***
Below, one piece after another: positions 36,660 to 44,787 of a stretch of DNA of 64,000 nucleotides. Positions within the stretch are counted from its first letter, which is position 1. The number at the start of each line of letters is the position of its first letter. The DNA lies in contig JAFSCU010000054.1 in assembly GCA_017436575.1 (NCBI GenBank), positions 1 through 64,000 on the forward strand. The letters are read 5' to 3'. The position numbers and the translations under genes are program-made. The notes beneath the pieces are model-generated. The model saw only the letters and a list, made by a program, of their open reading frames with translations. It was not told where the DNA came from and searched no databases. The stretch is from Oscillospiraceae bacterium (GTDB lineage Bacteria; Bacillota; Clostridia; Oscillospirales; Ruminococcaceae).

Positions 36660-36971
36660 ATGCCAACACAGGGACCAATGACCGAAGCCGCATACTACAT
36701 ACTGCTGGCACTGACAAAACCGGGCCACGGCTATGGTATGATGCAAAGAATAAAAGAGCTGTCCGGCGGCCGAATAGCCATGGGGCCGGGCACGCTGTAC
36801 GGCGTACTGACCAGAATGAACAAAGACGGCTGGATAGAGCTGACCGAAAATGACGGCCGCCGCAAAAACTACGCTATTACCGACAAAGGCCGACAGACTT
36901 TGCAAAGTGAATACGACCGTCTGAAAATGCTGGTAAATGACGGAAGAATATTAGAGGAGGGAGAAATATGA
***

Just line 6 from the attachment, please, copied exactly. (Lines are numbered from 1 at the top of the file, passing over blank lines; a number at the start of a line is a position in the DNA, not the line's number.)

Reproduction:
36901 TGCAAAGTGAATACGACCGTCTGAAAATGCTGGTAAATGACGGAAGAATATTAGAGGAGGGAGAAATATGA